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Scream of Consciousness 

12 Years a Slave mixes indelible moments with conventional drama

click to enlarge Chiwetel Ejiofor, second from right in the front row, in full Oscar mode.
  • Chiwetel Ejiofor, second from right in the front row, in full Oscar mode.

Near the halfway point in 12 Years a Slave, Solomon Northup (Chiwetel Ejiofor) — a free black man in 1841 upstate New York who was drugged, abducted, stripped of his identity and sold into Southern slavery under the name Platt — makes the mistake of striking back at a white overseer (Paul Dano). While the humiliated white man aims to hang Platt, a more even-tempered plantation employee knows killing the valuable slave is unacceptable — but he still thinks the uppity man needs to be taught a lesson. So Solomon/Platt is left with a noose around his neck, standing on his toes in slippery mud to avoid strangulation, for hours — all while the rest of the plantation's slaves calmly go about their business in the background.

It's a remarkable, indelible moment created by director Steve McQueen, adapting the real-life memoir of Northup — and when McQueen finds impressionistic ways to explore the capricious brutality of life for Southern slaves, 12 Years a Slave is revelatory. But there's a sizable chunk of the narrative that feels like a checklist of subject headings which need to be addressed, moving episodically through Northup's life and the key "issues" of 19th-century American slaveholding. The flashes of extraordinary filmmaking become seasoning for something that ultimately seems more interested in being worthy, earnest filmmaking.

McQueen delivers a lot more of the former during the film's brilliant first act, opening with Northup already in captivity cutting sugarcane, before flashing back to his life as a comfortable, accomplished musician with a wife and two children. We see only a few minutes of this happy life, stirred into the earliest scenes of Northup's captivity so that they take on the quality of something barely remembered, almost imagined. Then it's the stark reality of waking up in chains, enduring a vicious beating to break Northup of any sense that his previous identity still matters. And then he's on a riverboat, McQueen's camera shooting through the massive, churning paddle — a piece of machinery grinding towards Northup's terrible new life as a piece of machinery.

Yet even in that first half, there are moments that hint at the frustrations to come. As disturbing as it is to watch newly sold Eliza (Adepero Oduye) wail in despair at being so casually separated from her children, the ensuing conversation between Eliza and Solomon about her emotional reaction feels stilted, an unnecessary attempt to underline what already was understood without words.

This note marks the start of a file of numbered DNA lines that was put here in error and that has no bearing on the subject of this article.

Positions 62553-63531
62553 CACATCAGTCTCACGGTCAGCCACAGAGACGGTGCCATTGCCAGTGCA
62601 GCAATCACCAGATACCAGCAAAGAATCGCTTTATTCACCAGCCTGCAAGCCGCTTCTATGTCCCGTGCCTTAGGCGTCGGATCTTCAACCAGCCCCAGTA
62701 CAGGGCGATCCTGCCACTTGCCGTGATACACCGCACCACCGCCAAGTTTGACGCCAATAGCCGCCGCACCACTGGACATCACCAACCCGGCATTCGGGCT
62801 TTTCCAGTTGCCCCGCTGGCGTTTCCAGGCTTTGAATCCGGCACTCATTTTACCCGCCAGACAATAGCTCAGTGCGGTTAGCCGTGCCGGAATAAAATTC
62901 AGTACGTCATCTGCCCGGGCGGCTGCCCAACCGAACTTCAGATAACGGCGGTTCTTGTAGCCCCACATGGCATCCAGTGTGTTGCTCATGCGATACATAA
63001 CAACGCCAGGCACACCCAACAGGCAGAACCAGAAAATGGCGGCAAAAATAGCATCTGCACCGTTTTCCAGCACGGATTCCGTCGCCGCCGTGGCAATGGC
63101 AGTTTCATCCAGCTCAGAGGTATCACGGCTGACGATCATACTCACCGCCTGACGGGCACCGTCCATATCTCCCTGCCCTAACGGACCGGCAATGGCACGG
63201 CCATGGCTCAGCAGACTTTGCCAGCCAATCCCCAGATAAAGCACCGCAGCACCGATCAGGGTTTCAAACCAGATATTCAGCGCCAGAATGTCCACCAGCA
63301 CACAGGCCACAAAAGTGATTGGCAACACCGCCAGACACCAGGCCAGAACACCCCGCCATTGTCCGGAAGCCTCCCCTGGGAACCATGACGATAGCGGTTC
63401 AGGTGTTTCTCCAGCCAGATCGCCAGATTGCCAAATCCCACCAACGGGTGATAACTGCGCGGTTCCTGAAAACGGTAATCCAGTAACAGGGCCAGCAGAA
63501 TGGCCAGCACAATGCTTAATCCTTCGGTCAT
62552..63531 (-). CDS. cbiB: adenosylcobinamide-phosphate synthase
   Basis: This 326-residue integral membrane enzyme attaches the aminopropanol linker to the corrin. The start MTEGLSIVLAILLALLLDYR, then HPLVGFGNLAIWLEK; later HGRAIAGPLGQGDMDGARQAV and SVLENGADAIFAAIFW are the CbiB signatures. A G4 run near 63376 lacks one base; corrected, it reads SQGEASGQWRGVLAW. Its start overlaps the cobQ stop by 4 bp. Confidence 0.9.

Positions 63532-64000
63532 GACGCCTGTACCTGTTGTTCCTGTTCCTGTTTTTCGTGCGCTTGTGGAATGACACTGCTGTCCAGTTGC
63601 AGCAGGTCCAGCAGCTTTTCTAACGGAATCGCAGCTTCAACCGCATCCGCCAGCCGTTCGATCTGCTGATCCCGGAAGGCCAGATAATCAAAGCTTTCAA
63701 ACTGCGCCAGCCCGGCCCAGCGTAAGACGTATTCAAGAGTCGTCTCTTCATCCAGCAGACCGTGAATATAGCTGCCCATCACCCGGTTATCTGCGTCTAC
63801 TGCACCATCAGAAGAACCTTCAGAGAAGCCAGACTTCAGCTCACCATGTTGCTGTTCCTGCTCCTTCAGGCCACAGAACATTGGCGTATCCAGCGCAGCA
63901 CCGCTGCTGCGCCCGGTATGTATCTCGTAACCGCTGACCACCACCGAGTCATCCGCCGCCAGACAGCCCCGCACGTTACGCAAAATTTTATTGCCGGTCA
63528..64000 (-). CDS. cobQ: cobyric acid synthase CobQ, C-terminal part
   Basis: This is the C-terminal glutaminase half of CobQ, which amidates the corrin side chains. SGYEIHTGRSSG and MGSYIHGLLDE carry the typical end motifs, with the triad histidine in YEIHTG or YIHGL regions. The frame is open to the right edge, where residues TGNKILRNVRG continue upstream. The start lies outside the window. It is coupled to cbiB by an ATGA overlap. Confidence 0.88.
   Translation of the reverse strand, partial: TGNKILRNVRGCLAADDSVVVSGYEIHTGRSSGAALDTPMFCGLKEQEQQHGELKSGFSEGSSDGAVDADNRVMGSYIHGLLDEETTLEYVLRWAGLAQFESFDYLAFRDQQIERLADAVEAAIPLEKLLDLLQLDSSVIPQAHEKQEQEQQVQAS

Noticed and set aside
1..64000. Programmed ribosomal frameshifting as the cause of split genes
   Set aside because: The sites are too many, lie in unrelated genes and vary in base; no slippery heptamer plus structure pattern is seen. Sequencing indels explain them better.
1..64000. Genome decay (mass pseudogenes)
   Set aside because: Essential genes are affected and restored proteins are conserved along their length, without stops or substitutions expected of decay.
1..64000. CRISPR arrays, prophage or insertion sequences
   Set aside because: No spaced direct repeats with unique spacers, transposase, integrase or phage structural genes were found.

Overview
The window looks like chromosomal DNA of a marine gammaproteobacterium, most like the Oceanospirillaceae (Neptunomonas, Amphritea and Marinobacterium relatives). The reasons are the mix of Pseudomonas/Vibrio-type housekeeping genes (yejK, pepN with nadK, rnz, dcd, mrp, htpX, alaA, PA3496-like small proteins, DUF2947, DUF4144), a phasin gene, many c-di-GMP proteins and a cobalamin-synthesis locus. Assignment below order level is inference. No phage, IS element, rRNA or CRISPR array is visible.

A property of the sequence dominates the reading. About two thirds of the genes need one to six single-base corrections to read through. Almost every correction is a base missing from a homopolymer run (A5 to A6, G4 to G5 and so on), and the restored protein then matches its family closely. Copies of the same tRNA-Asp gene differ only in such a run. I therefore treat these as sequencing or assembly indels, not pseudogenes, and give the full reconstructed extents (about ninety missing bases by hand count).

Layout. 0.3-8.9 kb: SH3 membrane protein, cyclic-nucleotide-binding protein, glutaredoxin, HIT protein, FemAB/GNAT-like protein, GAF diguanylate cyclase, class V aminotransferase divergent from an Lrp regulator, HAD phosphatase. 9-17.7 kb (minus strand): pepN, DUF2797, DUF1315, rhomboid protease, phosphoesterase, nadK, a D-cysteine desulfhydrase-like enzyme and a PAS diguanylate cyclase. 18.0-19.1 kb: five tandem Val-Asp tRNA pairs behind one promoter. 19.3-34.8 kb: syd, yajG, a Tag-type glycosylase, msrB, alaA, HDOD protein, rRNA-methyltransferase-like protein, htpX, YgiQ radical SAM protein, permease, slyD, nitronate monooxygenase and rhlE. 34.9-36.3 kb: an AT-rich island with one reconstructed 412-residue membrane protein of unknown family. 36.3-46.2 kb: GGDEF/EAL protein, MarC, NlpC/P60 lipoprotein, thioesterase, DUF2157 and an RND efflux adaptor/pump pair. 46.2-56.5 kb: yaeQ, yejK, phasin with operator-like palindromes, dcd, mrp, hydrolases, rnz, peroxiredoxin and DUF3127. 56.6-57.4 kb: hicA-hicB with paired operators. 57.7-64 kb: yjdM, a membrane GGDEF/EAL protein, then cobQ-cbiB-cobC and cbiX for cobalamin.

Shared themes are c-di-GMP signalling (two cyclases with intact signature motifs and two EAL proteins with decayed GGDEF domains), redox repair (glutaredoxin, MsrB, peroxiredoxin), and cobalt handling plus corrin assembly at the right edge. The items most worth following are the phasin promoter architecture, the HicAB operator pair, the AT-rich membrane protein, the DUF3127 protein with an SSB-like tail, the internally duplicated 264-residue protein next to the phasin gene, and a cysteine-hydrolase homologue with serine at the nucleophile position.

Then Solomon is sold by his more kindly owner (Benedict Cumberbatch) to sadistic "slave-breaker" Edwin Epps (Michael Fassbender) — and 12 Years a Slave begins to feel more like an ordeal than an attempt at insight. For every heart-stopping scene like Solomon's attempt to convince Epps that he hasn't tried to send a letter home, there are a couple that focus primarily on the hair-trigger violence of Epps and his wife (Sarah Paulson) without making any effort at digging under their skin. Fassbender roars and seethes and has self-loathing sex with his favored slave, Patsey (Lupita Nyong'o), but he becomes an antagonist who exists merely to emphasize that slavery was horrible, much as Brad Pitt's role as an itinerant Canadian handyman exists merely to espouse abolitionist sentiment. The whippings may be cover-the-eyes physical, but they're rarely psychological.

12 Years a Slave has too many unforgettable elements, even in its less effective second half — like Solomon's slow surrender to the power of singing a graveside gospel song — to not deliver a visceral impact. We get to see the McQueen who turned the fact-based drama Hunger not into a timeline of IRA activist Bobby Sands' life, but into a stream-of-consciousness exploration of attempting to achieve spiritual freedom in the face of physical captivity. When the conventional melodrama breaks through, we lose sight of that filmmaker. There's a remarkable ability on display to evoke emotional response — whenever the scenes aren't explaining to you the emotional response you're supposed to be having. ♦

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